America has designated the third Sunday in June as the day to celebrate all things dad--at least that's what is supposed to happen.
"Of course, the kids forget and have to be reminded, oh, by the way, today is Father's Day," said John Gross, a proud parent of three.
"Dad takes care of mom, the boys take care of mom, and it's dad's turn once in a while," said Kevin Bardwell. He said dads like him deserve a little more.
But is Dad's Day as high on the priority list as Mom's Day?
"I'd say that it's pretty equal, although Mother's Day seems to be a bigger day than Fathers Day," said Larry Edwards, manager of Target in Tyler.
A National Retail Federation study reports consumers spent $140 on Mom this past Mother's Day on average--more than $15 billion this year. Only $94 bucks are expected to be spent on Dad this year. That number is down $4 from a year ago--$9.6 billion for the year.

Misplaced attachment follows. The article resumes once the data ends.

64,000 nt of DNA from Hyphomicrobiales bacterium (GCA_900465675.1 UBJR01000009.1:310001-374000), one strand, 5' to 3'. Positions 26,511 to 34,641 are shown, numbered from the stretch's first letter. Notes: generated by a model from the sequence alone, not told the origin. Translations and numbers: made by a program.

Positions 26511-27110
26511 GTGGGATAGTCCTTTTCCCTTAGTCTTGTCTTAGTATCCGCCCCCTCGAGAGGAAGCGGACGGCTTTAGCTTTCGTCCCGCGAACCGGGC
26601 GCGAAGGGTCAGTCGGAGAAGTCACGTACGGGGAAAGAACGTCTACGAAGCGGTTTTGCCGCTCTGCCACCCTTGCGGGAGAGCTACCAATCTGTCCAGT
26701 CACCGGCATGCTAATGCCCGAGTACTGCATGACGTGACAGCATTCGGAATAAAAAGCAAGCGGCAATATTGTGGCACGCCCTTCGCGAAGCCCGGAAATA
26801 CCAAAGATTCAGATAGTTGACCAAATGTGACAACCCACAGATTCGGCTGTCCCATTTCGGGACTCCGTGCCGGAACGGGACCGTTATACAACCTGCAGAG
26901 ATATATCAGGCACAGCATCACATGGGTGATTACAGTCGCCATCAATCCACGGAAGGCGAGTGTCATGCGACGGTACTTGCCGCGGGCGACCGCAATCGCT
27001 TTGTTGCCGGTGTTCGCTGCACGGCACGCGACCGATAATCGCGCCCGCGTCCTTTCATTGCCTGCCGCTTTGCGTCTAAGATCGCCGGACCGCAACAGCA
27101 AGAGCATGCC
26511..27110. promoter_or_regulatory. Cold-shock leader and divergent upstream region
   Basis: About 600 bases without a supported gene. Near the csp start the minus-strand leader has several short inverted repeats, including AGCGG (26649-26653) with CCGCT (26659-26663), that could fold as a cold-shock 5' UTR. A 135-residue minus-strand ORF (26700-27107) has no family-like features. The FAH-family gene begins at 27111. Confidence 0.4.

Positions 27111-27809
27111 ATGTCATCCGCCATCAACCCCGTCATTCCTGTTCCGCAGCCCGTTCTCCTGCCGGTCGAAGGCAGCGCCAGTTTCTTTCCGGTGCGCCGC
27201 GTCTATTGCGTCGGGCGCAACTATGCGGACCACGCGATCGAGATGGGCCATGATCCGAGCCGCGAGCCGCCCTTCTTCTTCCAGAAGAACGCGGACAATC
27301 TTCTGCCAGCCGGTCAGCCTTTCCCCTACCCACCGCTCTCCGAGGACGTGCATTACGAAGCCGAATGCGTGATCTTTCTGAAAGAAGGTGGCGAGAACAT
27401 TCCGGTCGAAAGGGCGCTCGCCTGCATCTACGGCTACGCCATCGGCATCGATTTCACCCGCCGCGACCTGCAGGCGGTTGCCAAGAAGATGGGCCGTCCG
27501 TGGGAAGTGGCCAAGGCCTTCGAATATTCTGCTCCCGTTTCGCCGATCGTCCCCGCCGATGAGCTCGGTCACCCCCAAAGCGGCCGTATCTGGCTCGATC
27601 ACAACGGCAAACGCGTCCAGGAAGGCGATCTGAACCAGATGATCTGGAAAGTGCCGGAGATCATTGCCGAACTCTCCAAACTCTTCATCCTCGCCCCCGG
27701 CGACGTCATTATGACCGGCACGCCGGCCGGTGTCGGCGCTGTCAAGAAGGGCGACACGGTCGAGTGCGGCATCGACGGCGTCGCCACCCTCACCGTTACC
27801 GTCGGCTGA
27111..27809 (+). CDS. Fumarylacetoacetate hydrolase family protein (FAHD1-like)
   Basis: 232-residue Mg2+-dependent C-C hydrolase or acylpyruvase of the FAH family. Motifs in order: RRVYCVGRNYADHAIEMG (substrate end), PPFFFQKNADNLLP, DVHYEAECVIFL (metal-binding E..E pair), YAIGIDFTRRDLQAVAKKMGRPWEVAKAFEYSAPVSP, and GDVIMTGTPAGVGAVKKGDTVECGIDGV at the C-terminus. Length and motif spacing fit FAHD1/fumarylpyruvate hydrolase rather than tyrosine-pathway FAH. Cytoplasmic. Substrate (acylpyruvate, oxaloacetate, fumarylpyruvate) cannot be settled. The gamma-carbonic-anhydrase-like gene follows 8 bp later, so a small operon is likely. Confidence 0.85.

Norma Gross, a mother of three kids under age 9, said the number is fair.
"Moms do a lot more than the men do," said Sueanne Bardwell.
And then there was the whole childbirth thing.
"They carried them for nine months, and that's a lot of pain," said Randy Harris.
"I think the dads definitely get jipped," said Paula Everett. "I think the children think that they're just tougher and they can handle it. Mothers are sentimental."
Ken Baker said he thinks it should be equal. "It takes two parents to raise a child," he said.
Big screens, grills, and golf clubs aside, some dads said they're just grateful to get anything this year.
"With the economy the way it is, I'm just thankful to get a good meal, and a good hug. That's about all I could ask for," said Jim Larue.
But in the spirit of the celebration, we'll leave Dad with this--Happy Father's Day.